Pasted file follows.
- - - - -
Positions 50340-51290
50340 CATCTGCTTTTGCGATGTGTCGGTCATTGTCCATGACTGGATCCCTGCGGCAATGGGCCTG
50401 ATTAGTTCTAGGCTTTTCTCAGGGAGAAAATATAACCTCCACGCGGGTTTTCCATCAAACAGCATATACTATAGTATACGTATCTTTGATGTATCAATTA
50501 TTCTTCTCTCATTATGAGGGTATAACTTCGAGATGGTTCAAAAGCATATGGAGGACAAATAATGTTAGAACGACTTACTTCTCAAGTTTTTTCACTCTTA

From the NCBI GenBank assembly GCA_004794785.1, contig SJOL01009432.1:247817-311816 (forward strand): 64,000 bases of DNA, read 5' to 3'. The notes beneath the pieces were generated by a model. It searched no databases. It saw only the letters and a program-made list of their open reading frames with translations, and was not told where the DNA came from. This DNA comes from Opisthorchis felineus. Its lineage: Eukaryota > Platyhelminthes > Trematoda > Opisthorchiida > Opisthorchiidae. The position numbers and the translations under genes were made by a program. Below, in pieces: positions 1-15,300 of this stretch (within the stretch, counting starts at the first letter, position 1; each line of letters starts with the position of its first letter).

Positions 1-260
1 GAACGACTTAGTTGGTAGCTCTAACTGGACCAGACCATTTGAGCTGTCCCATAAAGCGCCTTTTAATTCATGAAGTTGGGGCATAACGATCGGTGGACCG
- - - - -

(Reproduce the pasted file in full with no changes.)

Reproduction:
Positions 50340-51290
50340 CATCTGCTTTTGCGATGTGTCGGTCATTGTCCATGACTGGATCCCTGCGGCAATGGGCCTG
50401 ATTAGTTCTAGGCTTTTCTCAGGGAGAAAATATAACCTCCACGCGGGTTTTCCATCAAACAGCATATACTATAGTATACGTATCTTTGATGTATCAATTA
50501 TTCTTCTCTCATTATGAGGGTATAACTTCGAGATGGTTCAAAAGCATATGGAGGACAAATAATGTTAGAACGACTTACTTCTCAAGTTTTTTCACTCTTA

From the NCBI GenBank assembly GCA_004794785.1, contig SJOL01009432.1:247817-311816 (forward strand): 64,000 bases of DNA, read 5' to 3'. The notes beneath the pieces were generated by a model. It searched no databases. It saw only the letters and a program-made list of their open reading frames with translations, and was not told where the DNA came from. This DNA comes from Opisthorchis felineus. Its lineage: Eukaryota > Platyhelminthes > Trematoda > Opisthorchiida > Opisthorchiidae. The position numbers and the translations under genes were made by a program. Below, in pieces: positions 1-15,300 of this stretch (within the stretch, counting starts at the first letter, position 1; each line of letters starts with the position of its first letter).

Positions 1-260
1 GAACGACTTAGTTGGTAGCTCTAACTGGACCAGACCATTTGAGCTGTCCCATAAAGCGCCTTTTAATTCATGAAGTTGGGGCATAACGATCGGTGGACCG